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Danny’s DNA Discoveries – non-waxy Hygrophoraceae of the PNW (Marasmiineae)
by Danny Miller

Introduction

There's not just one clade of this family that "looks waxy" or one that "doesn't", it's more complicated than that. A 4-gene study suggests that the waxy genera - Cuphophyllus, Hygrophorus and Hygrocybe s.l. (incl. Gliophorus, Humidicutis and Gloioxanthomyces in the PNW) either became waxy in 3 or more separate events, or all of the genera on this page lost their waxiness in several different events. Nothing much unites these genera, unfortunately, although some are still quite colourful like the waxies (but others are very drab). There's no good way without DNA to know you have a mushroom on this page unless you go through a rather complicated key.

abundant common uncommon rare - colour codes match my Pictorial Key and are my opinions and probably reflect my bias of living in W WA. Rare species may be locally common in certain places at certain times.

Click here to download the FASTA data of all my DNA sequences

Summary of Interesting Results

Here are some of the newest, most interesting results of the study:

  • tbd

Ampulloclitocybe - click to expand

Clitocyboid. Grey or brown slightly umbonate (yet depressed in age) caps, strongly decurrent white gills. Resembles Cantharellula but without the forking gills that stain red in age and without amyloid spores. (Pseudoclitocybe in the Tricholomatineae has no umbo, no forking, no staining and amyloid spores).

Species mentioned: Ampulloclitocybe clavipes, avellaneialba, avellaneoalba. Clitocybe subclavipes.

Arrhenia s.l. - click to expand

There are two very distinct looks for Arrhenia, and some species of the first type don't have strong support for belonging to this genus.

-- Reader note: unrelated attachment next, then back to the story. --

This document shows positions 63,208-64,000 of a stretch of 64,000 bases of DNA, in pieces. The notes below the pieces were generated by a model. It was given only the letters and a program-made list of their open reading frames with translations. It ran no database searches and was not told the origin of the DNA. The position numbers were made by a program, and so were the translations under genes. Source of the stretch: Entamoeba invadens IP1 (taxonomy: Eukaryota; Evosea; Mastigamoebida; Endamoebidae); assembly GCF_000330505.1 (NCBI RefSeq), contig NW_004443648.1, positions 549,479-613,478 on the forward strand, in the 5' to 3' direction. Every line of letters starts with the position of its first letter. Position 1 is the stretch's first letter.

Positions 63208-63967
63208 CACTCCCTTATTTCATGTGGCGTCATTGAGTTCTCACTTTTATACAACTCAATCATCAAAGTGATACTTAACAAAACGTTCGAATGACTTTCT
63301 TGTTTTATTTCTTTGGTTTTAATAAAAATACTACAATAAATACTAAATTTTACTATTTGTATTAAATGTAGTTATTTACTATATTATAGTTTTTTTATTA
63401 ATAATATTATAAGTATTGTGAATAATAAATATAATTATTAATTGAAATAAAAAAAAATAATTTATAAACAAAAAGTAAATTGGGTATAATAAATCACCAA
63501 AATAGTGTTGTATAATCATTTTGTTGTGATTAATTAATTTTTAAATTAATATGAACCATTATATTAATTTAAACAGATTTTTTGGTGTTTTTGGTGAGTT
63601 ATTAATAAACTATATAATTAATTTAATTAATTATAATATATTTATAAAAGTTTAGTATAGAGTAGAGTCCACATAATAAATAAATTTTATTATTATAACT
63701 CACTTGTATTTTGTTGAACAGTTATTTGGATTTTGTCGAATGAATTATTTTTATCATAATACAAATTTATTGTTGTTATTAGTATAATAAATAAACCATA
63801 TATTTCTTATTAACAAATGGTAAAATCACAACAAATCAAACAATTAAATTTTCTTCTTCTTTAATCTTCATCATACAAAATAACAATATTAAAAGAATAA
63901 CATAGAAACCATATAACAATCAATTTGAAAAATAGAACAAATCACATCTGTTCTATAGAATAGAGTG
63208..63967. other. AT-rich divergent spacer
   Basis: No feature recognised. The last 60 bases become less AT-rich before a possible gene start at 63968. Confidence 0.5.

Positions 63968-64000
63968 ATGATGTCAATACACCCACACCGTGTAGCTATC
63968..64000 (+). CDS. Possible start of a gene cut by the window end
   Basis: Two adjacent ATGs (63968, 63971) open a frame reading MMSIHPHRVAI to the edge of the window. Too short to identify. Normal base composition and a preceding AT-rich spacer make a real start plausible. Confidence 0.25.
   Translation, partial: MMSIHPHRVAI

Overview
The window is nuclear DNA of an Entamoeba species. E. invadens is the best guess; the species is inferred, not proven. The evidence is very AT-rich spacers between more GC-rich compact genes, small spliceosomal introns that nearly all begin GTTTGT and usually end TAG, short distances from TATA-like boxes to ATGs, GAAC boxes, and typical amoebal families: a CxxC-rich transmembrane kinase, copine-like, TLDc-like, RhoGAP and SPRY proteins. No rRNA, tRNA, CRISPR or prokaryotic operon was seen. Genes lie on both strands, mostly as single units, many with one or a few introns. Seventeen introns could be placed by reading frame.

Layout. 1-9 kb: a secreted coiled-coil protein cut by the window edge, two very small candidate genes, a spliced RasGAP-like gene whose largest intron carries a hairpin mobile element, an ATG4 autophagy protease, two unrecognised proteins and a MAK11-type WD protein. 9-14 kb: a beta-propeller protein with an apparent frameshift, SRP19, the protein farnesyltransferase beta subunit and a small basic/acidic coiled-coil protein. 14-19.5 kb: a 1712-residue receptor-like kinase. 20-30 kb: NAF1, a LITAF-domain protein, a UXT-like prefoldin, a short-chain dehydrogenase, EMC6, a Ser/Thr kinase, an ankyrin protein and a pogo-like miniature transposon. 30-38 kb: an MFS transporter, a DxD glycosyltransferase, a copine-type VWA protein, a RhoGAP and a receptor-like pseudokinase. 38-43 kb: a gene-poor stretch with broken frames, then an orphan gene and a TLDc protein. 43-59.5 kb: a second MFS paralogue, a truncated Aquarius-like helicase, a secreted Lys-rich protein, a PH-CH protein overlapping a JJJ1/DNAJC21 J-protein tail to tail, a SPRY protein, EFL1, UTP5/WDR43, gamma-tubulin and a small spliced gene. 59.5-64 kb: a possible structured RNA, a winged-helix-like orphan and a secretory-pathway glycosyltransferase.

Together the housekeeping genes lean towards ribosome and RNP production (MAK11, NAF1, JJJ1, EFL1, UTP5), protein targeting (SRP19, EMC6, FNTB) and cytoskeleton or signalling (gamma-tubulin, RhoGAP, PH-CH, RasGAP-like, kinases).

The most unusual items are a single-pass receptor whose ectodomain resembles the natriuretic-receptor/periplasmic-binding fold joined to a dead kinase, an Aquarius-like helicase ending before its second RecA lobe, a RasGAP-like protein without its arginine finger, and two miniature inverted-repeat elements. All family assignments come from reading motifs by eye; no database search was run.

• small dark brown (rarely greenish) omphalinoids on wood or moss (other omphalinoids are not usually dark brown)
  • small dark brown (rarely pale grey) "oysters" with eccentric/lateral/missing stems (but growing on the ground in moss, not on wood) sometimes with poorly developed gills. Rimbachia and Muscinupta also lack gills and grow on moss on the ground.

Species mentioned: Arrhenia acerosa, subglobisemen, lobata, auriscalpium, retiruga, chlorocyanea, epichysium, hohensis, obscurata, onisca, peltigerina, pubescentipes, rainierensis, sphagnicola.

Cantharellula - click to expand

Clitocyboid. Grey or brown slightly umbonate (yet depressed in age) caps, strongly decurrent white gills. So far that describes Ampulloclitocybe, but these have forking gills that stain red in age and amyloid spores. (Pseudoclitocybe in the Tricholomatineae has no umbo, no forking, no staining and amyloid spores).

Species mentioned: Cantharellula umbonata, oregonensis.

Cantharocybe - click to expand

A large and stocky, bright yellow, strongly decurrent mushroom often with an off centre stem.

Species mentioned: Cantharocybe gruberi.

Chrysomphalina - click to expand

Colourful (almost waxy), small mushrooms growing on wood with dry caps. They also have decurrent gills an may be hygrophanous.

Species mentioned: Chrysomphalina aurantiaca, grossula, chrysophylla

Lichenomphalia and Protolichenomphalia - click to expand

One of two known PNW basidiolichens (algae usually pair with ascos to form a lichen). The other is Multiclavula, a club. Yellowish tan omphalinoids growing out of lichen on conifer logs. Our most abundant species may need a new genus.

Pseudoarmillariella - click to expand

Medium sized thin-fleshed funnel shaped Clitocyboids on conifer logs. Yellowish-tan radially streaky cap, occasional forked gills that are sometimes quite yellow. Amyloid spores. No other fair-sized white spored mushroom quite like it grows out of logs, even though if you found it growing from the ground you'd be stumped.

Spodocybe - click to expand

Small felty grey Clitocyboids.

Species mentioned: Spodocybe trulliformis.

 

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